Ted Cruz raised eyebrows on Friday when he spoke of a possible election “bloodbath” for Republicans. On Sunday he repeated the warning, telling NBC’s Meet the Press that a “demoralized” electorate could deliver a Democratic clean sweep.
“It turns on optimism. If people are optimistic and hopeful about the future and going back to work, that will be a factor in a very good election for Republicans. [But] if they’re depressed and hopeless, that will help the Democrats,” he said.
“There’s an incredible volatility in politics right now. I believe President Trump can win… but I also think it’s possible that we see a Democratic sweep where they win everything and it’s a victory of Watergate proportions.”
The Texas Republican senator added: “I don’t recall an election in my life with the spread, the delta between those two possible outcomes this close to election day, that wide.”
Cruz, who said he has spoken twice with Trump since the president left Walter Reed medical center last Monday, said the outcome depends on turnout.
“In a persuasion election you’re fighting over a small band of voters who are undecided, in turnout elections both sides are trying to turn out their base,” he said.
“In this election it’s turnout. The hard left, they hate the president. The big open question is does everybody else show up? If people turn out it’ll be a good election for Republicans. If people stay home, if they’re demoralized, that’s how we get into a terrible election.”
An ABC News/Washington Post national poll released on Sunday shows that Joe Biden maintains a large lead over Donald Trump with just over three weeks until the presidential election.
Biden holds a lead of 54% to 42% among likely voters nationwide, which is a similar margin enjoyed by the Democratic challenger in recent months. Among registered voters, the lead is 53% to 41%. It should be noted that the poll is a reflection of the popular vote, rather than the state-by-state vote. The latter will determine the winner of the election and Hillary Clinton won the popular vote in 2016 but lost in crucial swing states, ensuring victory for Trump. Most state-by-state polls show Biden leading but the margins are smaller than in the national polls.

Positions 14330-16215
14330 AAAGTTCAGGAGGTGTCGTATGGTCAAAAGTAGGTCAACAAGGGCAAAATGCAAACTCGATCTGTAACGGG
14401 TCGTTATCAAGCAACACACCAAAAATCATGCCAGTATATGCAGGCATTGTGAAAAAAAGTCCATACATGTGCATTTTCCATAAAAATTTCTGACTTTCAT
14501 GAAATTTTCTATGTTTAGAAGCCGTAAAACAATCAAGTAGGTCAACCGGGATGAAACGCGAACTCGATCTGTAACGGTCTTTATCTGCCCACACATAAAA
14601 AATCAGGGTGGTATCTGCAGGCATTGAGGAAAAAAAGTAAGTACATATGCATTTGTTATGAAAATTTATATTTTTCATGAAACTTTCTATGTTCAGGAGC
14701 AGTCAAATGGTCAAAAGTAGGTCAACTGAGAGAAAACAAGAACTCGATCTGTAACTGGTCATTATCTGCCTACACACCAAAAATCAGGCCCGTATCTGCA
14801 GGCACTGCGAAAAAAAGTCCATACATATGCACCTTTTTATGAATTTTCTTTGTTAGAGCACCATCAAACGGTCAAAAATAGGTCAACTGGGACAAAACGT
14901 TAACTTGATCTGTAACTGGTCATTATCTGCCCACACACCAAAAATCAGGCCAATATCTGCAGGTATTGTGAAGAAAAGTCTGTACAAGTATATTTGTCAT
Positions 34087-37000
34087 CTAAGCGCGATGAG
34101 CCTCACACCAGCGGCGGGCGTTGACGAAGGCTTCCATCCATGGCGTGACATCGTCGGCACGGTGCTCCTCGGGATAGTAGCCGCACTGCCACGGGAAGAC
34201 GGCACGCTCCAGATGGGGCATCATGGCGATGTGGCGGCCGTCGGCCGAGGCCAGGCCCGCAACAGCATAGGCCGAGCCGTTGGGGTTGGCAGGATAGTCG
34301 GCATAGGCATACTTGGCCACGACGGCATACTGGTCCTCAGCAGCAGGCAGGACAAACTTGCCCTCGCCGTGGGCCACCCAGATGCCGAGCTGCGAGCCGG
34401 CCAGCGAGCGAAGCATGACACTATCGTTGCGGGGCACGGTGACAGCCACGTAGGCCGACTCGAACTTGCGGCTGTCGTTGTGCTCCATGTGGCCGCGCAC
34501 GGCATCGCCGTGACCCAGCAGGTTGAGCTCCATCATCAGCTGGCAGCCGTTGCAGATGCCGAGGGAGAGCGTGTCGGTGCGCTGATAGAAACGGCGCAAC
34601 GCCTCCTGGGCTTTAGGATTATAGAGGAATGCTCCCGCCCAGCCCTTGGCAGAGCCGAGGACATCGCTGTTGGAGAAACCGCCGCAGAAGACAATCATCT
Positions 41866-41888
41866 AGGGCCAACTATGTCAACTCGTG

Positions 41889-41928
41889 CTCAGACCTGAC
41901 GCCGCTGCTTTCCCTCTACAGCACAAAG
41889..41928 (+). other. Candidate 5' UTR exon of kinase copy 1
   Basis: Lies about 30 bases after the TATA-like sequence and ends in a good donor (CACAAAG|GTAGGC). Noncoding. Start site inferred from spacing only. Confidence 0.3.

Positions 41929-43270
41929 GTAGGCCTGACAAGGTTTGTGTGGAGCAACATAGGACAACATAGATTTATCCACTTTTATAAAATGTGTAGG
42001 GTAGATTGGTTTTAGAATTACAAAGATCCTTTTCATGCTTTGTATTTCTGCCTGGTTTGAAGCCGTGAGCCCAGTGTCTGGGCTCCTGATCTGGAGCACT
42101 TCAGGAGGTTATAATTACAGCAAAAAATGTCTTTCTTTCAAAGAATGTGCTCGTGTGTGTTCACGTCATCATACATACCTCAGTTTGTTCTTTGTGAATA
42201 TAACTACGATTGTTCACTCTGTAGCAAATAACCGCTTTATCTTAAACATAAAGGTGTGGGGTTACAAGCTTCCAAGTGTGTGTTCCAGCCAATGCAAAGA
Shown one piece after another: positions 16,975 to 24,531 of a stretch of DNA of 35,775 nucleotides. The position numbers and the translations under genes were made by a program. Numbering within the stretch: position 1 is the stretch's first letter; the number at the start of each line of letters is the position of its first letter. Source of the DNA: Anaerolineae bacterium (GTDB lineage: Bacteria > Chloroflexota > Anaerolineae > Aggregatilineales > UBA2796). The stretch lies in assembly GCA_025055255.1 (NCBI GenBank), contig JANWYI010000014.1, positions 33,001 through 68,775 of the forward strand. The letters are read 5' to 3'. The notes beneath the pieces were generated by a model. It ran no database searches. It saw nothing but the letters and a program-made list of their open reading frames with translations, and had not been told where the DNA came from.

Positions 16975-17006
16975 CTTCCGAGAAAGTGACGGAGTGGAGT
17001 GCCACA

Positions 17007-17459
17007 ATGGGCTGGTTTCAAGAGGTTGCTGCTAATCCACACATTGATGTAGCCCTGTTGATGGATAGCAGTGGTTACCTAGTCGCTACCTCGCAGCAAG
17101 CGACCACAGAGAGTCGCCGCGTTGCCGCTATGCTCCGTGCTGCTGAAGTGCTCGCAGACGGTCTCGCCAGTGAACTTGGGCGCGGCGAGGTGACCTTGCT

There are some positives in Sunday’s poll for the president. A majority of voters (54%) approve of Trump’s handling of the economy, which is seen as the most important issue among voters (29%). Biden is more trusted on the Covid-19 pandemic, which has killed more than 210,000 Americans. Biden holds a 17-point lead over his ability to handle the virus.
Biden holds a large lead among women (59% to 36%). Biden and Trump are equally favoured by men at 48% each. Trump was favoured by the latter group by 11 percentage points in 2016.
Most voters also appear to blame the president for his recent Covid-19 diagnosis. Two-thirds said Trump had not taken the proper precautions against the virus.
You can read more on why Democrats are cautious about Biden’s lead in the polls below:
Good morning and welcome to our live coverage of US politics for Sunday. Here’s a summary of events from the weekend so far: